Safety and the Power of Public Works

Sometimes I bike commute to work. It’s a 10 mile ride. Part of it on the greenway, which is like a dream (when it is open).

But the bulk of my ride is on the streets of St. Paul. I’m not really up for that five days a week; I just don’t need my safety threatened that often. (I ride with cameras now because of other safety compromises that the City of St. Paul has made.)

On my ride this year, I have been experiencing a golden example of how St. Paul’s Public Works department has the power to create or destroy my feeling of safety on the city’s streets all on their own. It’s right there for everyone to see. And every time I see it, it frustrates me again.

So here’s a video of the segment of the trip I’m talking about:

This is Mississippi River Boulevard just south of Marshall, as it curves east to eventually meet with Cretin.

As the video plays, you can see that the bike lane has been repainted, and you can see the old paint lines. Let me highlight for you what happened this year.

River Road Curve 1

see the old paint peek out?

As this car approaches, I am heading into the curve. The curve is fairly narrow, and the car has to be going well below the speed limit to make a safe turn with me there. In the above image you can start to see where the new coat of paint has ceded more of the road to the automobile and less to me.

Keep watching that line.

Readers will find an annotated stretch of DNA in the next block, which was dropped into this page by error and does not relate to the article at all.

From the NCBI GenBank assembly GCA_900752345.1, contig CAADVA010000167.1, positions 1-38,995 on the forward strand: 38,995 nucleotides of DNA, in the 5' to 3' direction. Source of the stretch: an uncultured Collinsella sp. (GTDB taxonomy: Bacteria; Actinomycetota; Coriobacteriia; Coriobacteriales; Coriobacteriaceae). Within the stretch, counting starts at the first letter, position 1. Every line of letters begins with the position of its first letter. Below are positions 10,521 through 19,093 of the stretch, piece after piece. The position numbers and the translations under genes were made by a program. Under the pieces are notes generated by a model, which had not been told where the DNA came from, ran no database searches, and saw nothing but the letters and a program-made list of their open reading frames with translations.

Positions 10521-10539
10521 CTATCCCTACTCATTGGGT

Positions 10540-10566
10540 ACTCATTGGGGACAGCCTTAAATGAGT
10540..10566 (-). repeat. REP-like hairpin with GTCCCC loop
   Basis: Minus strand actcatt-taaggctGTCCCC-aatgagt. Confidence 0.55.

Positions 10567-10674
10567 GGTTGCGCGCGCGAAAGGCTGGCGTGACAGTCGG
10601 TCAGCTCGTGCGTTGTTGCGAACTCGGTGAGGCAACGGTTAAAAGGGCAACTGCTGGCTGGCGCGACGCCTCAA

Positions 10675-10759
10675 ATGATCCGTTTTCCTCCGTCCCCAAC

River Road Curve 2


The car is just out of the frame of this next still, but look how much narrower my lane has gotten! The paint has shoved me well into the gutter, when in previous years that wasn’t necessary. Here, let me make it really clear:

River Road Curve 3

don’t need to be a calculus expert to understand this math

Where did my share of the road surface go!? The distance from the old paint line to the new paint line is exactly how much more unsafe this curve makes me feel when I ride on it. That car wants to crawl up my butt, and St. Paul Public Works seems to be giving them the green light with this paint job. The wider lane for drivers encourages them to take the curve at a higher speed, exactly as I am crammed into a crumbling, uneven seam between the asphalt and curb. Also, notice: this driver is able to safely take the curve outside of the OLD paint line.

Now I know, this was almost certainly not a deliberate or malicious choice on the part of whoever painted the road this year. But it is negligent, and from this road user’s perspective, inexcusable. They had the old line staring them in the face to work off of! It’s very tangible reminder of a culture that doesn’t adequately consider the safety and comfort of cyclists, even when maintaining the facilities specifically intended for their use. And based on my experience on many other streets in St. Paul, this is demonstrated over and over again in ways large and small.

I didn’t get flattened by the driver that day, but they were uncomfortably close, as I was uncomfortably close to being pinned into the gutter and falling into the car’s path. My safety was diminished for no apparent reason besides—if I’m being charitable—sloppiness. That driver took the curve at a responsible speed and distance. The next one might not.